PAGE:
Before I had started this study, I thought I was doing pretty well on the truth front, and in a general sense this was probably true.  But it did not mean that I was up to God’s standards, or even that I viewed truth, or its importance, in quite the same way that He does.

Jesus is the truth in every sense of that word.  A commitment to Him is a commitment to truth, a key component of which is being honest with, and about, ourselves.  Letting God shine his light into our lives to reveal the things we need to work on.

A few weeks ago, we had some questions about Mormons and Jehovah’s Witnesses, and so after the discussion above, before going into 2 John, I updated the class on something that had happened during the week. My neighbor has had some Jehovah’s Witnesses coming over to his house, and so he stopped by to ask some questions about what they were claiming.   One argument in particular stood out and I wanted to share it with the class.

A key difference between the historical Christian belief and the beliefs of the Jehovah’s Witnesses is over the deity of Jesus Christ.  Christians have historically affirmed it, while Jehovah’s Witnesses deny it.  A key verse in this debate is John 1:1.

In the beginning was the Word, and the Word was with God, and the word was God.

Verses 1:14, 15 and 30 clearly identify the Word in verse 1 as Jesus.   So when it says “The Word was God,”  it is not hard to see why historically Christians have believed that Jesus is God.

My neighbor said that in response to this passage, the Jehovah’s Witness had pulled out a Greek-English Interlinear and pointed out how the word translated God in the phase, “and the Word was with God” was different than the word translated God in the phrase “and the word was God.” My neighbor went on to explain that he had been told that the word ‘God’ in “the Word was with God”, refers to Jehovah, while ‘God’ in “the word was God” is not really god. Thus in the New World Bible, the Jehovah’s Witness’ translation, John 1:1 reads,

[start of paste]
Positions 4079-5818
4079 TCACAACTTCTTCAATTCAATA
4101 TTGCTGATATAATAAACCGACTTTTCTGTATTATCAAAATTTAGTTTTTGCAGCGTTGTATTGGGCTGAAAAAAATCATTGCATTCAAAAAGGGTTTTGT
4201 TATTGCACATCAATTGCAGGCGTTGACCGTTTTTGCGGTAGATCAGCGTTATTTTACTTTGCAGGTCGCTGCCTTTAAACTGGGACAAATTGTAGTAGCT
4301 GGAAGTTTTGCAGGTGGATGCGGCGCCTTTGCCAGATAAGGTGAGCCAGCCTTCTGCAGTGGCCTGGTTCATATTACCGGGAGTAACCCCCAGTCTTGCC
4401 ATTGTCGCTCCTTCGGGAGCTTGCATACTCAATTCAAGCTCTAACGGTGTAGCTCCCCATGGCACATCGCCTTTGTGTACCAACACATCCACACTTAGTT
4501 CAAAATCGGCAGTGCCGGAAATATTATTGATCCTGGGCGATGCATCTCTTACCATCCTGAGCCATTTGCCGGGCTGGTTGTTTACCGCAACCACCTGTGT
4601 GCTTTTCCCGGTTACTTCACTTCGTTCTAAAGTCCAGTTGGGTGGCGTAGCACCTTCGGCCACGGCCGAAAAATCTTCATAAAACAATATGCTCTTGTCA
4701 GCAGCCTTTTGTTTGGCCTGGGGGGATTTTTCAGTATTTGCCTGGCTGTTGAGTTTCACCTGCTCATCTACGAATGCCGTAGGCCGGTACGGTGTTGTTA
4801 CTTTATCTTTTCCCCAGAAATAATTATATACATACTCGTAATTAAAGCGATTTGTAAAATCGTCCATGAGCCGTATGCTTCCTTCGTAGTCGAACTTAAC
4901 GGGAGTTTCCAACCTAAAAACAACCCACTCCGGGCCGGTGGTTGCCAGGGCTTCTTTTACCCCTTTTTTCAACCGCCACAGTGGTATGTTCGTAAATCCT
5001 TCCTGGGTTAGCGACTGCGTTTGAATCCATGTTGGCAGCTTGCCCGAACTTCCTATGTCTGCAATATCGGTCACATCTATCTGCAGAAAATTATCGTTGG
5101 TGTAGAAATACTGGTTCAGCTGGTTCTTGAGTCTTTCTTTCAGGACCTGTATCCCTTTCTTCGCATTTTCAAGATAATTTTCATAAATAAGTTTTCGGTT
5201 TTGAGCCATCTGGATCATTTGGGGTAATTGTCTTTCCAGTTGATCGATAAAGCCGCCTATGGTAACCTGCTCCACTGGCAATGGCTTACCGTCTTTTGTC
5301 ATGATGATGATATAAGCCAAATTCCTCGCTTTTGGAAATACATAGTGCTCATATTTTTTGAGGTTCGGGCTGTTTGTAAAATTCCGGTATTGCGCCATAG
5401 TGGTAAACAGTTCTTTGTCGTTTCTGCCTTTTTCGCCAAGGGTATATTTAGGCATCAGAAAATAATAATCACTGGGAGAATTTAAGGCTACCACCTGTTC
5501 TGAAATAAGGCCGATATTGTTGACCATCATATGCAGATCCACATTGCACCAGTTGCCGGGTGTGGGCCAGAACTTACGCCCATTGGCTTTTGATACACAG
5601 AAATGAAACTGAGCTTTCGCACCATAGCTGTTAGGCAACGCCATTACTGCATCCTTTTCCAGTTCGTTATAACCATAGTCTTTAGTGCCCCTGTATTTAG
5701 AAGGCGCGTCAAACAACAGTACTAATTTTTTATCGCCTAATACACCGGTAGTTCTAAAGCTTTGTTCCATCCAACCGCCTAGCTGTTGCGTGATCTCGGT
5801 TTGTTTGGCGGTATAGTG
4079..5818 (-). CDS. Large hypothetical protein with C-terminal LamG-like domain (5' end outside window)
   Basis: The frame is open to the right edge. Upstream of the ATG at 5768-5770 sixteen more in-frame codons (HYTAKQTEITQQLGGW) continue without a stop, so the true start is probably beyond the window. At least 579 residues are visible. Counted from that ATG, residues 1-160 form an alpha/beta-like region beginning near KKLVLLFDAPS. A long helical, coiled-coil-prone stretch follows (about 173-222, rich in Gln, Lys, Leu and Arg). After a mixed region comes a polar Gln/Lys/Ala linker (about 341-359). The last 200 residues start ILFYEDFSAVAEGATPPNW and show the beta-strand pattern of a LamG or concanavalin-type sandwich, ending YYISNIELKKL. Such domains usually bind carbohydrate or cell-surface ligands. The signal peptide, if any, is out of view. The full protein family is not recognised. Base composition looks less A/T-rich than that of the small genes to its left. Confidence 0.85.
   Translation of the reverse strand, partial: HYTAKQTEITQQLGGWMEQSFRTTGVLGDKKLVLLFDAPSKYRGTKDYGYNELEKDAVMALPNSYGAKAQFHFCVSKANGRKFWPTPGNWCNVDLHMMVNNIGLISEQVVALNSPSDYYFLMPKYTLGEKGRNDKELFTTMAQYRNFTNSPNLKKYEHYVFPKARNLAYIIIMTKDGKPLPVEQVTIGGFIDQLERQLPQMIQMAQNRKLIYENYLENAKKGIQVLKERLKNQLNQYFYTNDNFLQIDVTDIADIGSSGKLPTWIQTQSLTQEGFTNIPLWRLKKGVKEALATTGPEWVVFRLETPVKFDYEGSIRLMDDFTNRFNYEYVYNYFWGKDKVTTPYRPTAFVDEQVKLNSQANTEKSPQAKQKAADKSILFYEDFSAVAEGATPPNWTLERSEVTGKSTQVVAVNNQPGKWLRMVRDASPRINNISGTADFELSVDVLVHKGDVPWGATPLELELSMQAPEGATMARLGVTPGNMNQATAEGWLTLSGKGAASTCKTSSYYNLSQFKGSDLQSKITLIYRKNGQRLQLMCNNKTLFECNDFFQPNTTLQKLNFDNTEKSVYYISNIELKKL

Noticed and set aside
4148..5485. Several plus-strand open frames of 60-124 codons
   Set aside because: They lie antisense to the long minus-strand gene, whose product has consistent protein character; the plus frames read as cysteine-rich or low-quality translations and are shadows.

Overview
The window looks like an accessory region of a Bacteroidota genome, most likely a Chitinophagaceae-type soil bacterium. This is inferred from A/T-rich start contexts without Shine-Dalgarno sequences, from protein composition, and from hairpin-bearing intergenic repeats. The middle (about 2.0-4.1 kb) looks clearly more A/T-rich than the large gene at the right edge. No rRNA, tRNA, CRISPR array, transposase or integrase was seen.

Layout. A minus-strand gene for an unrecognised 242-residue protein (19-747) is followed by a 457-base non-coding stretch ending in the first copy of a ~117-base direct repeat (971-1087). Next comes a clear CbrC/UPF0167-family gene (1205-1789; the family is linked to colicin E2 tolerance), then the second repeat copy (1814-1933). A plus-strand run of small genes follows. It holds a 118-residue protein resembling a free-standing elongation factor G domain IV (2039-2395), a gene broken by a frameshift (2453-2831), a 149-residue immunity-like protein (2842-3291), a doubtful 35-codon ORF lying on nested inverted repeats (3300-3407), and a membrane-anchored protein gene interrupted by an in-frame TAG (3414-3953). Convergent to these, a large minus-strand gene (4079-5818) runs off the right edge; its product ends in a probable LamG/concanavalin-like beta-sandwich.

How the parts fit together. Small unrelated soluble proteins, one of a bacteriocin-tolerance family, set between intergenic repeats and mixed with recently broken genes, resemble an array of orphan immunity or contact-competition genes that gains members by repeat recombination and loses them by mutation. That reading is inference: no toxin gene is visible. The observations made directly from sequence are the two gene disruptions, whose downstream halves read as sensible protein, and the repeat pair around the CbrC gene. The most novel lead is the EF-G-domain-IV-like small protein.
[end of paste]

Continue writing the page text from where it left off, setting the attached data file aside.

In [the] beginning the Word was, and the Word was with God, and the Word was a god.  (NWT)

While this argument may sound good in English, it falls completely apart with even the most preliminary understanding of Greek.

Here is the Greek of John 1:1

Ἐν ἀρχῇ ἦν ὁ λόγος, καὶ ὁ λόγος ἦν πρὸς τὸν θεόν, καὶ θεὸς ἦν ὁ λόγος.

Or transliterated

En arche en o logos, kai o logos en pros ton theon, kai theos en o logos.

Or as a word for word literal translation

In beginning was the word, and the word was with the god, and god was the word.

From this we can see that it is true that two words translated “God” in this passage are spelled differently, the first one is θεόν (theon) and the other is θεὸς (theos).  But the difference in spelling has nothing at all to do with the basic meaning of the word, but rather the grammar of the sentence.   The spelling is different because Greek uses the ending of words to indicate their function.  Consider the following sentence:

Bill threw the ball to Joe.

English uses word order to indicate function, so we know that Bill is the subject (i.e., Nominative Case) and Joe is the indirect object (i.e. Dative Case) by where they appear in the sentence.  Greek however uses the ending of the word for this.   One place were English also uses word endings, is with the possessive (i.e. Genitive case).   Thus in the sentence

Joe threw Bill’s ball back.

The  -’s  ending is used to show that the ball belongs to Bill.   English also uses the –s ending to show plural.   So whereas English does this for the Genitive case and for plurals,  Greek does this for all cases and for both singular and plural.    It shows the Nominative singular (i.e, the subject) with the  -oς   ending and the Accusative singular (i.e. the object) with –oν.  This the reason for the difference in spelling between  θεόν (theon) and θεὸς  (theos).  The first is in the Accusative case, which is exactly what one would expect as it is the object of the phrase, and the second occurrence is in the Nominative case.

To see the fallacy of the Jehovah’s Witnesses’ argument consider again the two sentences about Bill and the ball.

Bill threw the ball to Joe.
Joe threw Bill’s ball back.

Bill is spelled differently in these two sentences.  Does that mean that “Bill” in the first sentence is a different kind of Bill than “Bill’s” in the second sentence?  Clearly not! Bill is the same in both sentences and the spelling difference merely concerns how it is being used in the sentence.   The same is true for θεόν (theon)  and θεὸς (theos) in John 1:1.